Today we landed on the continent of Antarctica by disembarking at Neko Harbour on the Antarctic Peninsula. If you’ve been following my posts, you’re probably wondering, “Huh? Didn’t you already do that a few days ago?” Well, actually no, we didn’t.
It is true that on the third day of our expedition we made landfall on Barrientos Island. But Barrientos Island is part of the Aitcho Islands archipelago and is not contiguous to the continent itself. One might compare that to visiting Hawaii and making the claim that you’ve been to North America (although Hawaii is much further removed).
Neko Harbour is named for the whale factory ship “Neko” which operated along the Antarctic Peninsula during the whaling season of 1911-1912 and 1923-1924. It is situated on the Gerlache Strait.
After six days in the close quarters of a ship, we have been due for a bit of exercise. Our landing today at Neko Harbour did not leave us disappointed. We woke up early to a bright-eyed and bushy-tailed voice over the ship’s PA system announcing that weather conditions were cooperating and we would finally get to try sea kayaking. We have been looking forward to this for two days but due to strong wind and / or heavy ice “traffic” our expedition leaders had decided to postpone the activity.
The sea kayaks we used are a bit different from those I have seen and used before in at least three ways. First, our sea kayaks have multiple inflatable compartments to protect them from being punctured in a collision with an ice floe (our ship’s 12 Zodiacs are also designed this way). Second, instead of the lower half of our bodies being tucked away inside the kayak, our legs and feet lie open to the air. Third, these kayaks have a rudder, which is controlled by a wire attached to two foot-operated pedals – one to turn left and the other to turn right. My mother asks that I sit in the back to steer the boat. :) We spent a good 45 minutes navigating the cove, getting close to bergy-bits and penguins playing in the water. Awesome work-out for the arms and back!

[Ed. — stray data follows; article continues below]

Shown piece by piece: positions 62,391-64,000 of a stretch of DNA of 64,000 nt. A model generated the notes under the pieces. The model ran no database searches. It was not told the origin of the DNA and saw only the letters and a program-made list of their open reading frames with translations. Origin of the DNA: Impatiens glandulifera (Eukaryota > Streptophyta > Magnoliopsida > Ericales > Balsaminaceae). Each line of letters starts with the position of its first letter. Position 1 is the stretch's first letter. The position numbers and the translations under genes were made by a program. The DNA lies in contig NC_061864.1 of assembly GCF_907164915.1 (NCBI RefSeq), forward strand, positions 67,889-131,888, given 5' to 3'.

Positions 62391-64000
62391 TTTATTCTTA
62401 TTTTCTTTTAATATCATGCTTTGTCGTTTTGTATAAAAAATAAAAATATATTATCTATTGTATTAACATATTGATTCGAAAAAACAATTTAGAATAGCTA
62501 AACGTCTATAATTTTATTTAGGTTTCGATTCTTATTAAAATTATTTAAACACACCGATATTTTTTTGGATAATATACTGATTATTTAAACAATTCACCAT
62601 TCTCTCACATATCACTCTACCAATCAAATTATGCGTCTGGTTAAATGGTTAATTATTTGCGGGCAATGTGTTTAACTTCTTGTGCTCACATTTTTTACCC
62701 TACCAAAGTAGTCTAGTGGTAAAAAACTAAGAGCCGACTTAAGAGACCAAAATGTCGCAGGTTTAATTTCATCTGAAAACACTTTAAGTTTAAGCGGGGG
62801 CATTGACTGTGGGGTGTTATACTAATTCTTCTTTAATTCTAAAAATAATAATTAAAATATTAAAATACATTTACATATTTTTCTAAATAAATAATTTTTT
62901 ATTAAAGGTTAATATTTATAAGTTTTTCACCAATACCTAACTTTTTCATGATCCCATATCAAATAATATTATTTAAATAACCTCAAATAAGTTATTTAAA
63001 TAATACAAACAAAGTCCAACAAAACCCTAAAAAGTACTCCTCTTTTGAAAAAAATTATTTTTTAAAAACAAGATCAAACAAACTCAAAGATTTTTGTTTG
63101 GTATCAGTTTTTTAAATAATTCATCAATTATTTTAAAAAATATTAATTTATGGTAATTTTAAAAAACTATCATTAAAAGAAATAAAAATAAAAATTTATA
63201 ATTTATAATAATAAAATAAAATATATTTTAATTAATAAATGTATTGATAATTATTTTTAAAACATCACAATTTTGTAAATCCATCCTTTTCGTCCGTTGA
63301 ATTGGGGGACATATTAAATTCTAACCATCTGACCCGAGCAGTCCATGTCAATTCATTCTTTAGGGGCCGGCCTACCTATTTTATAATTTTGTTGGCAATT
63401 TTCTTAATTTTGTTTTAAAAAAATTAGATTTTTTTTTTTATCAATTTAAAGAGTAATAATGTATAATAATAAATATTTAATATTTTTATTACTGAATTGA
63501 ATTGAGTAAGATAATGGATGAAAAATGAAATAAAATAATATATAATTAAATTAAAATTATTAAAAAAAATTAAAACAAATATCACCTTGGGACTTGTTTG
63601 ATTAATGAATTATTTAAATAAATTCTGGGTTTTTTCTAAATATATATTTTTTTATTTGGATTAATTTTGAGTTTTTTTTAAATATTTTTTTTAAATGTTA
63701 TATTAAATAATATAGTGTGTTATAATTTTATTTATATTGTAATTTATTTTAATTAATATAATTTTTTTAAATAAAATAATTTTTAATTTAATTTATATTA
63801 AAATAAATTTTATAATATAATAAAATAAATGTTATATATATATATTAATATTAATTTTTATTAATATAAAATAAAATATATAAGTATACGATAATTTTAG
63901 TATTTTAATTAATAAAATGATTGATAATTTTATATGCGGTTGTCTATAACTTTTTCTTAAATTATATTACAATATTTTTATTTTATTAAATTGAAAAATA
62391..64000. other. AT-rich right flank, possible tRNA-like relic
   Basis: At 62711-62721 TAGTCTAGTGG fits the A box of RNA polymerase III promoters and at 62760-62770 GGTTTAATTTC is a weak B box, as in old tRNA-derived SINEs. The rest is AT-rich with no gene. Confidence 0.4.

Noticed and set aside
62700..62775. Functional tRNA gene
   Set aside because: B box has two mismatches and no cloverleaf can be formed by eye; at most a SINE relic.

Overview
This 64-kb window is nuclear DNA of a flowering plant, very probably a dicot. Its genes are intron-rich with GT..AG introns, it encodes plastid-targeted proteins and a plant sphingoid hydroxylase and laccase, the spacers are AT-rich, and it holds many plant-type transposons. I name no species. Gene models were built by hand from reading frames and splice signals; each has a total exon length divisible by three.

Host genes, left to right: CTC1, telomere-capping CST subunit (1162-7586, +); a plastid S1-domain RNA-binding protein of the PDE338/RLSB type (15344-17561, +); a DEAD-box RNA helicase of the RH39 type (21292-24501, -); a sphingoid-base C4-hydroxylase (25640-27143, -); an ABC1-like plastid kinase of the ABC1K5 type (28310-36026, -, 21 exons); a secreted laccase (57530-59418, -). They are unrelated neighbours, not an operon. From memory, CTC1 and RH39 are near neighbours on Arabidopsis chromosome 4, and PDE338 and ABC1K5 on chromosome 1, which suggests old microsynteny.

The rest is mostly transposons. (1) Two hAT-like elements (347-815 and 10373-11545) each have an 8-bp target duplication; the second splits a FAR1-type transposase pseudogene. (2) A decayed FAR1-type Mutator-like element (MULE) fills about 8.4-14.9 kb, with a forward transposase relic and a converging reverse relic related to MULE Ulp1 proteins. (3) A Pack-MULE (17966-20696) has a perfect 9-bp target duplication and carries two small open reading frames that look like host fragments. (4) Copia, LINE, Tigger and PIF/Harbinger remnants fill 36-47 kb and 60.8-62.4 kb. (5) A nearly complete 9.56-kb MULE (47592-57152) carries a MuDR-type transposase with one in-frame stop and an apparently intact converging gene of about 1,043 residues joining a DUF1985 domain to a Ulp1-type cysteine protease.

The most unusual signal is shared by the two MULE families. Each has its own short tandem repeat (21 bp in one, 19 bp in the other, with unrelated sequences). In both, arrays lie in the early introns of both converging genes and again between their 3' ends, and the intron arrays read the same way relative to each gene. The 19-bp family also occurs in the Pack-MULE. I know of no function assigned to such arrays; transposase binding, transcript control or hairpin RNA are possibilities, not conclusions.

We have had little time for rest during our expedition; today is no different. Immediately following our kayak excursion, my mother and I are bundled on to a Zodiac which takes us to the shore of Neko Harbour. Upon landing we are informed that we are on the continent. :)
We now have the opportunity to climb up the side of a snow-covered peak. It is not high – perhaps just 1000-1500 feet, but a good hike is just what we need to get the legs working – dressed in three layers of winter clothing we are not complaining about the height of the climb! On the way up, penguins and skuas accompany us for part of the way.
At the summit, we are greeted by an incredible view. Other hikers from our expedition report having seen avalanches in the mountains on the horizon. We can see the evidence of it but don’t get to see an avalanche ourselves.
Swirling around us is a fine mist of snow which we later learn is called diamond dust, leading some people to call it the “Crystal Desert” (there is a book of the same name by David Campbell). The more elevated parts of Antarctica receive very little precipitation – only an average of 2 inches a year. (In my last blog post, I wrote that glaciers are created by accumulated snow over many years, which gradually turns into ice.)
Until next time…